Minimise your carbon footprint this festive season with Low Carbon SMEs

Here are some tips to minimise your carbon footprint and take individual action on climate change:

1. Insulate your home : If you’re a homeowner, consider whether you can do more to reduce heat loss and cut your bills. Loft insulation usually pays for itself after just 1 year (or 2-3 years if you pay someone to install it). People on low incomes can get support with insulating their homes through the Energy Company Obligation (ECO). You can contact  your energy supplier to see if you’re eligible.

2. Install low-carbon heating : Even a well-insulated house needs heating in winter. Switching to the best eco-heating option, a heat pump, can reduce your impact on the climate. It could cut your planet-warming emissions by up to 60. Air-source heat pumps extract heat from the air outside, heating water for your radiators. They even work when it’s freezing outside, which explains why Sweden uses so many of them. Ground-source heat pumps extract heat from the ground, so require a garden for a trench. They’re more expensive than air-source heat pumps, but also more efficient and quieter. Age UK is calling on the Government to expand grant support for heat pumps for low-income households.

3. Draught-proof your home : Draughty windows, doors and floorboards make homes chilly in winter – wasting heat and increasing your impact on the planet. You'll shave at least £25 off your energy bill when you draught-proof your home. Draught-proofing is straightforward using the Energy Saving Trust's helpful guide. If you’re renting, your landlord may pay for the materials or even get them professionally installed.

4. Develop energy- and water-saving habits : Smart energy meters can help encourage good habits, as they provide live information about how much energy you’re using. You could make an even bigger difference by replacing old, energy-guzzling appliances with efficient versions (A-G rated and above).

We can even make some of our regular habits more energy efficient, such as washing clothes. Wash at lower temperatures, wash full loads, and consider whether you can wear something more than once before you put it in the wash.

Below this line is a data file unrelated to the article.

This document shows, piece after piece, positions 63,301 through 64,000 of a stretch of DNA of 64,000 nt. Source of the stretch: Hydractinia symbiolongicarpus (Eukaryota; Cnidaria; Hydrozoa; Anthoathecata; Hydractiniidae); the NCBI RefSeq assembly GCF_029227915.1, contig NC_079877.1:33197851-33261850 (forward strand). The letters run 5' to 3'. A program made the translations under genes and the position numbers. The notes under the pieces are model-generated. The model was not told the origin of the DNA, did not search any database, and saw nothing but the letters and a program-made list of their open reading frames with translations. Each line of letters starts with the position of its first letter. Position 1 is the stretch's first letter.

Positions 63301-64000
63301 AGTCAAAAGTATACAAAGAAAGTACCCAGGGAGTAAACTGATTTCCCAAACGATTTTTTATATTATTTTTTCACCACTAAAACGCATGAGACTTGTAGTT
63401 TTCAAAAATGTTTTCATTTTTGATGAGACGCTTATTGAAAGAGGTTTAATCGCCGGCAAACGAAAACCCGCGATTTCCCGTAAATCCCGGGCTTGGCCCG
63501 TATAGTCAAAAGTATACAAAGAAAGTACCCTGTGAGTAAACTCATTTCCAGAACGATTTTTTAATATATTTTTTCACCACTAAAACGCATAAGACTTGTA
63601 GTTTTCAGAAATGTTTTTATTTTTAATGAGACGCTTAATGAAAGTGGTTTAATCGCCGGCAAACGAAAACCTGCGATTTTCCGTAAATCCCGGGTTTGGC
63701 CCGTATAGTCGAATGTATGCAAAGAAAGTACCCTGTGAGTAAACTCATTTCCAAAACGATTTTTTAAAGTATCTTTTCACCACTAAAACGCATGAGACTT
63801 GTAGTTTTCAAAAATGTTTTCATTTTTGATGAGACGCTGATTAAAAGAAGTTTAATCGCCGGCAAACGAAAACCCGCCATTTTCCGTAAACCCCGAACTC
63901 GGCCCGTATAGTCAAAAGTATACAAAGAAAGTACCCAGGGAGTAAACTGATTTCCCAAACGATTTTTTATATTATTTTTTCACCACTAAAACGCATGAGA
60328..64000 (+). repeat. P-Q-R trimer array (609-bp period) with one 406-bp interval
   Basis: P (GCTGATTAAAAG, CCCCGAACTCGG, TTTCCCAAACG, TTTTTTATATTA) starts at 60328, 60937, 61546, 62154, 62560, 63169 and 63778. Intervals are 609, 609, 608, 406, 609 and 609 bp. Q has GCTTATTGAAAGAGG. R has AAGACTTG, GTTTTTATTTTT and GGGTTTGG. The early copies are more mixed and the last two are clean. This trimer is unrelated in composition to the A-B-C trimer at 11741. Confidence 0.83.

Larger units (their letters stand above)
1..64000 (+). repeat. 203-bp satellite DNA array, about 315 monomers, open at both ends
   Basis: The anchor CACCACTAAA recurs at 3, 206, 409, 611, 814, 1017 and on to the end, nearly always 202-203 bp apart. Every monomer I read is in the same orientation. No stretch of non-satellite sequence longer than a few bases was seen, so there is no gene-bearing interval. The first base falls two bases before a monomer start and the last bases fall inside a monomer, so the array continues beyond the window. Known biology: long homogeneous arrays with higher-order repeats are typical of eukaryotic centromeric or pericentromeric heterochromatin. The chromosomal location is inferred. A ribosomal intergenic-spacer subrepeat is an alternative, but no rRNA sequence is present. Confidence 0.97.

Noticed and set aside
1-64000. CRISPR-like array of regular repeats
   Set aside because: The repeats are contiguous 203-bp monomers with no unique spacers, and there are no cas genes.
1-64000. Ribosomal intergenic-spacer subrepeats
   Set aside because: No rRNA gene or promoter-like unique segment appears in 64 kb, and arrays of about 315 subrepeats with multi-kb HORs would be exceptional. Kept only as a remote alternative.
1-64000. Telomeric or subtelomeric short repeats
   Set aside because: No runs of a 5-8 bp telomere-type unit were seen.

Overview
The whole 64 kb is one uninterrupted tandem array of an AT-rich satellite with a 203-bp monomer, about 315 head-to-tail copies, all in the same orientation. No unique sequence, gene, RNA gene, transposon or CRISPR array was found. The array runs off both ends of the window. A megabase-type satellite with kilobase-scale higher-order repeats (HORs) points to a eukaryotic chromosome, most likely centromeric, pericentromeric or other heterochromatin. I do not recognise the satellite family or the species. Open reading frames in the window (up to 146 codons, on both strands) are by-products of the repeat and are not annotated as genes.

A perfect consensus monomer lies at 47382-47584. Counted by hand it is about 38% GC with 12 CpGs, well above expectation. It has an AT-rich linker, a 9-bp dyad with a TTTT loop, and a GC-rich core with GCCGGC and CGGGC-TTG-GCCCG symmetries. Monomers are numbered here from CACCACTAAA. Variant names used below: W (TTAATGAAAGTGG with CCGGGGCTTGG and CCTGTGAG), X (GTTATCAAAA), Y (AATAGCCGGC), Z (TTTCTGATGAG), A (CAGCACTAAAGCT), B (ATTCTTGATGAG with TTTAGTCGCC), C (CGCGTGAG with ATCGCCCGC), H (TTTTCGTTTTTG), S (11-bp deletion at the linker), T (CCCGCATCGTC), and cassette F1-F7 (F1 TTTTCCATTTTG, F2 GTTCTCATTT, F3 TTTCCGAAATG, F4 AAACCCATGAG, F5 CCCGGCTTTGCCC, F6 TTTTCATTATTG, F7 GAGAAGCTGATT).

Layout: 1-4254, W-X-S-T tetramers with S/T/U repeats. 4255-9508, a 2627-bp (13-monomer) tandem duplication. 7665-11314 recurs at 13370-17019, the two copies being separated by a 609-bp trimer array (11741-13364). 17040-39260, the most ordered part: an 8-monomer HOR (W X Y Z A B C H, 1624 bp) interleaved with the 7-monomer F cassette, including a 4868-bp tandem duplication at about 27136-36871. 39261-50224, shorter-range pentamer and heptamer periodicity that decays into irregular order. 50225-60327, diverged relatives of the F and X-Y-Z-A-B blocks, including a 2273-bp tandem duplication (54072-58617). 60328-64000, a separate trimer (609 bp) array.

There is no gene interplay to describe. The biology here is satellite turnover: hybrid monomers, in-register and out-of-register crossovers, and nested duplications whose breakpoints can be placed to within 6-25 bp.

5. Reduce single-use plastic : Single-use plastic is produced from fossil fuels, so its manufacture creates billions of tonnes of greenhouse gases. And it goes without saying that the less plastic we use, the less that ends up in our oceans. The best option is to find alternatives to plastic wherever possible. Start with easy swaps when you go shopping - Friends of the Earth has more information on their website.

6. Plant power : Meat and dairy production accounts for at least 14.5% of global climate-changing gases. While beef and lamb contribute most to direct emissions, chicken and pork production needs vast amounts of soy animal feed, grown in areas cleared of forest in South America. Eating a bit less meat can really help. Start by swapping out half of the meat content in a dish for lentils or veg, which will slash its environmental impact, and boost fibre and nutrient content - a win-win for the planet and our health.

7. Waste less – save more : From growing crops to processing, transporting, selling, storing and throwing away food – everything we eat has an impact on the environment and the climate. Yet about a third of all food produced for human consumption is wasted. Perhaps the easiest way to waste less is to plan meals before you shop, get creative with leftovers, and if you still have waste, compost it if you can.

8. Bank and invest ethically:  Many large banks could be using your money to invest in climate-wrecking fossil fuel projects. Switch to an ethical bank or ethical financial product. Ask your pension provider where they invest your money and consider switching to an ethically invested fund, which most pension providers will have. See ShareAction’s guide on how to switch your pension.

This article is by Alasdair Roxburgh, Director of Communications and Networks at Friends of the Earth and works with communities across England, Wales and Northern Ireland. Source: